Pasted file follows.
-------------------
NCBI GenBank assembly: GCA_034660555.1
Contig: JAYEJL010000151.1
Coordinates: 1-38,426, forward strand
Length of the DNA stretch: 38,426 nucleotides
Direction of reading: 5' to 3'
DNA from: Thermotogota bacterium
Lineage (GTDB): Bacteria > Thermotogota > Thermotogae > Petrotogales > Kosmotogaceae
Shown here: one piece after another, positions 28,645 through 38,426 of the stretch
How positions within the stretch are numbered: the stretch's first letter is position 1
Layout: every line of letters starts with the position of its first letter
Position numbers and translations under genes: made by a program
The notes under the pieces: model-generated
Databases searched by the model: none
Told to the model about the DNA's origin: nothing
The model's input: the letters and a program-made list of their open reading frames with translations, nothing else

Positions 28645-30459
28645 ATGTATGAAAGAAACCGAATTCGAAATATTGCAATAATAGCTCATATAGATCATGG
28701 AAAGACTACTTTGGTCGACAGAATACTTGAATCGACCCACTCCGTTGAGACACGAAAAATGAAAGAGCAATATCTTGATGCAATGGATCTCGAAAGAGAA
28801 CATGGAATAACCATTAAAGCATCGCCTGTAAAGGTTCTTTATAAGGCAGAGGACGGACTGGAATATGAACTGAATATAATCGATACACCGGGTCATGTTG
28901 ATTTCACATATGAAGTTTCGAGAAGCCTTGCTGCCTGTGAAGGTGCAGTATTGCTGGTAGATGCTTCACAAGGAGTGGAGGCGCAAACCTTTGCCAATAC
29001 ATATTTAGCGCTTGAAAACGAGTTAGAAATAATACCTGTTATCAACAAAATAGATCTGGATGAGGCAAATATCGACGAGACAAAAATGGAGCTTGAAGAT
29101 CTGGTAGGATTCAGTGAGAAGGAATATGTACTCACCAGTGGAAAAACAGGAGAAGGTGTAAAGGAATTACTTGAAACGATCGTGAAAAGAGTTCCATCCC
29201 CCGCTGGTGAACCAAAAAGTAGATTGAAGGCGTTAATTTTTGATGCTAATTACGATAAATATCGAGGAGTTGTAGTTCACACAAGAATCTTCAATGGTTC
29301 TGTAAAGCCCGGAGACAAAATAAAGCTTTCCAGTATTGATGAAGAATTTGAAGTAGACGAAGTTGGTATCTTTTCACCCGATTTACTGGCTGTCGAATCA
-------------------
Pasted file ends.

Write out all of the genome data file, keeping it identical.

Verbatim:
NCBI GenBank assembly: GCA_034660555.1
Contig: JAYEJL010000151.1
Coordinates: 1-38,426, forward strand
Length of the DNA stretch: 38,426 nucleotides
Direction of reading: 5' to 3'
DNA from: Thermotogota bacterium
Lineage (GTDB): Bacteria > Thermotogota > Thermotogae > Petrotogales > Kosmotogaceae
Shown here: one piece after another, positions 28,645 through 38,426 of the stretch
How positions within the stretch are numbered: the stretch's first letter is position 1
Layout: every line of letters starts with the position of its first letter
Position numbers and translations under genes: made by a program
The notes under the pieces: model-generated
Databases searched by the model: none
Told to the model about the DNA's origin: nothing
The model's input: the letters and a program-made list of their open reading frames with translations, nothing else

Positions 28645-30459
28645 ATGTATGAAAGAAACCGAATTCGAAATATTGCAATAATAGCTCATATAGATCATGG
28701 AAAGACTACTTTGGTCGACAGAATACTTGAATCGACCCACTCCGTTGAGACACGAAAAATGAAAGAGCAATATCTTGATGCAATGGATCTCGAAAGAGAA
28801 CATGGAATAACCATTAAAGCATCGCCTGTAAAGGTTCTTTATAAGGCAGAGGACGGACTGGAATATGAACTGAATATAATCGATACACCGGGTCATGTTG
28901 ATTTCACATATGAAGTTTCGAGAAGCCTTGCTGCCTGTGAAGGTGCAGTATTGCTGGTAGATGCTTCACAAGGAGTGGAGGCGCAAACCTTTGCCAATAC
29001 ATATTTAGCGCTTGAAAACGAGTTAGAAATAATACCTGTTATCAACAAAATAGATCTGGATGAGGCAAATATCGACGAGACAAAAATGGAGCTTGAAGAT
29101 CTGGTAGGATTCAGTGAGAAGGAATATGTACTCACCAGTGGAAAAACAGGAGAAGGTGTAAAGGAATTACTTGAAACGATCGTGAAAAGAGTTCCATCCC
29201 CCGCTGGTGAACCAAAAAGTAGATTGAAGGCGTTAATTTTTGATGCTAATTACGATAAATATCGAGGAGTTGTAGTTCACACAAGAATCTTCAATGGTTC
29301 TGTAAAGCCCGGAGACAAAATAAAGCTTTCCAGTATTGATGAAGAATTTGAAGTAGACGAAGTTGGTATCTTTTCACCCGATTTACTGGCTGTCGAATCA